It also shows that consumers know quality when they see it. Only three games in the top 20 scored an average of less than 75%.Ok, so that's 15% are below average. What about the whole list of 100 games? Well, 38 games (i.e. 38%) are below average. That's a big difference and a far bit from convincing me that consumers know quality when they see it.
You know what's interesting?
This list doesn't have World of Warcraft or any Sims games on it.
I thought those were the big, evergreen franchises of the PC world. How is it possible that neither of them managed to shift 200,000 units in 2006?
Seems that something is amis here.
They explain that in the introductory text. Neither WoW nor a Sims game was released in 2006.
I thought the Pets expansion to Sims 2 streeted this past year.
I also have sensed a kind of growing level of Wow attention in the big wide world, so I kind of figured that it would have been moving units throughout the year...
Would be interesting to see the sales curve on something like Burning Crusade. Maybe after 3 weeks, they've moved 99% of all the units that they're going to?
Just interesting because my sense is that in the console world, mega-titles continue to sell as new customers purchase consoles. Oblivion met 1 million sales pretty early in it's cycle, but they're showing 1.4 million over the year, which indicates that it still moved 400,000 units (not a shabby figure, most games would gladly take that in total, since it's past the bandied about break even point for next-gen) in the tail portion of it's life.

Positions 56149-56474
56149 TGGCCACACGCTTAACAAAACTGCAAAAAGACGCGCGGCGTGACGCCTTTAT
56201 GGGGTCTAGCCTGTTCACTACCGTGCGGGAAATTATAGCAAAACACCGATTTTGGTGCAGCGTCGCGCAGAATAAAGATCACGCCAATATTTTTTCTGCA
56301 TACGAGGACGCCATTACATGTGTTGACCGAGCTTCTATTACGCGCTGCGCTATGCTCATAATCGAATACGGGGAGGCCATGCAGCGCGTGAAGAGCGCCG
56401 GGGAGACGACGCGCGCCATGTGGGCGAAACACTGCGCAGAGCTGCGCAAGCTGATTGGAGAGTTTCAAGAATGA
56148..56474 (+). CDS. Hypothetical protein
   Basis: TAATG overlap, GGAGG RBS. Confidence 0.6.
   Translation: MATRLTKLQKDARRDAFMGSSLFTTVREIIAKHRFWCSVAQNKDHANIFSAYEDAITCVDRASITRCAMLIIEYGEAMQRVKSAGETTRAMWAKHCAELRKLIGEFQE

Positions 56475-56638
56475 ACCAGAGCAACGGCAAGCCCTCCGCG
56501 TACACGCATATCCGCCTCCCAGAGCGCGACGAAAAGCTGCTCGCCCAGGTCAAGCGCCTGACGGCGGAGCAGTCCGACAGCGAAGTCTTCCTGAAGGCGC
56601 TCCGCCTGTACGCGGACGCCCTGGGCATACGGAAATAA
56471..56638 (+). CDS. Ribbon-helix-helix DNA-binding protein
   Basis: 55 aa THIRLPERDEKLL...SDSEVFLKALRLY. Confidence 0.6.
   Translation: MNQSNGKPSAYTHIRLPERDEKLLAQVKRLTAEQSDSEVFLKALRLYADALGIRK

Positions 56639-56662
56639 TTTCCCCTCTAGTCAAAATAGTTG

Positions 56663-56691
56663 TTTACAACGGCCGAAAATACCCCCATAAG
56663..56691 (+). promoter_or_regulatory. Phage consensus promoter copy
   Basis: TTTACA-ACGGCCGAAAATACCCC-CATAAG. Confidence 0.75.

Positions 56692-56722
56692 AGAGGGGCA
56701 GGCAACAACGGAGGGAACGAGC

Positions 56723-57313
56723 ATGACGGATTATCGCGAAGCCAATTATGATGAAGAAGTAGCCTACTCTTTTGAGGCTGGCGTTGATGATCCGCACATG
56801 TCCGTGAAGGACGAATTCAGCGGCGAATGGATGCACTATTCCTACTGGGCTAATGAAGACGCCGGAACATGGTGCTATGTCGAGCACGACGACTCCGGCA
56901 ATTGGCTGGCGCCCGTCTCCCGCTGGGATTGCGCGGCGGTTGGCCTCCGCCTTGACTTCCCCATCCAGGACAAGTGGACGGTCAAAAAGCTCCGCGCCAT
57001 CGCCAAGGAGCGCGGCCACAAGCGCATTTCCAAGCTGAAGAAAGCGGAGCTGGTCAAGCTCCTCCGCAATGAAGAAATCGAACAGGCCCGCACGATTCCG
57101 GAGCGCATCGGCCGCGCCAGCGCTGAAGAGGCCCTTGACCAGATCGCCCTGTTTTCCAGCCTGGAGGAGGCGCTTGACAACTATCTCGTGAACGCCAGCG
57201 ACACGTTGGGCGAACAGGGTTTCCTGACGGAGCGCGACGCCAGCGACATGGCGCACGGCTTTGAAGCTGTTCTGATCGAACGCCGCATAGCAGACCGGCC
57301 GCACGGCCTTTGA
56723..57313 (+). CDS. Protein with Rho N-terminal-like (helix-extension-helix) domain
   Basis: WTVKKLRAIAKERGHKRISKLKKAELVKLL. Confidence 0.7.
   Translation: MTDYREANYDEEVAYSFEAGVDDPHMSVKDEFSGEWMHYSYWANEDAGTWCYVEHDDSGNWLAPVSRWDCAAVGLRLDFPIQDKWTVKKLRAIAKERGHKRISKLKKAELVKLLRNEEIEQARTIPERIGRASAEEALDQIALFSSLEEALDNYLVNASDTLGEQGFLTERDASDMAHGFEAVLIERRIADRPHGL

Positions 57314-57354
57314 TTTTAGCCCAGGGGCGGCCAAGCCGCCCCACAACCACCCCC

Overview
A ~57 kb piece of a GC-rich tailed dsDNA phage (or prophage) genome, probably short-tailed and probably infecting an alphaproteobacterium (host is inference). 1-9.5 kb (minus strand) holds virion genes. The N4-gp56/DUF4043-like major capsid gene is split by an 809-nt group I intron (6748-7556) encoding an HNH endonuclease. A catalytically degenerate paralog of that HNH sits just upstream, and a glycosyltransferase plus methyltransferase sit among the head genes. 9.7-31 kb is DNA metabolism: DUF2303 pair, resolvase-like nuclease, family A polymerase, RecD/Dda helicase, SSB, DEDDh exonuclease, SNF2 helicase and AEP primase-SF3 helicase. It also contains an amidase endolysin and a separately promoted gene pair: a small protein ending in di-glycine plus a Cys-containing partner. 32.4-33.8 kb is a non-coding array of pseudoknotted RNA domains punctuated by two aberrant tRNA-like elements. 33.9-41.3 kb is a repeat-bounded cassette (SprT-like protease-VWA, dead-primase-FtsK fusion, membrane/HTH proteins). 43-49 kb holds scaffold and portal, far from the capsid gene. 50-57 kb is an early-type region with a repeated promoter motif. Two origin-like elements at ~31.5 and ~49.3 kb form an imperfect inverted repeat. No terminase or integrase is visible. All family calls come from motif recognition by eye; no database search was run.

More detail on Oblivion:
Gamespot reported 1.7 million units shipped by April 17, 2006: http://www.gamespot.com/news/6147359.html
And in their recent press release for Shivering Isles, Bethesda claimed that they had passed 3 million units: http://www.shacknews.com/docs/press/011807_tes4_shivermetimbers.x
Getting 1.7 shipped to shops within weeks shows strong demand at retail, and then having 1.3 million move over the remainder of the year is a massive accomplishment.
A lot that must be rolling out in new territories etc, but it's shocking to me that Wow didn't move 200,000 units even late in its life.
I nearly cried when I saw Okami only made #100. Sure, it only came out in August, but it still had the whole holiday season.
There has to be a better way of graphing this. Maybe a scatter plot of review scores vs. sales. Hmm, maybe I'll do that...
jeremy -- I believe damian's comment answers your third post as well. WoW may have moved 200k units, but it's not 2006 and therefore doesn't show up.
And boy, I bet it'd still be showing up now. What's the price of The Burning Crusade? $40 if you've got WoW, $40+$19.99 if ya' ain't.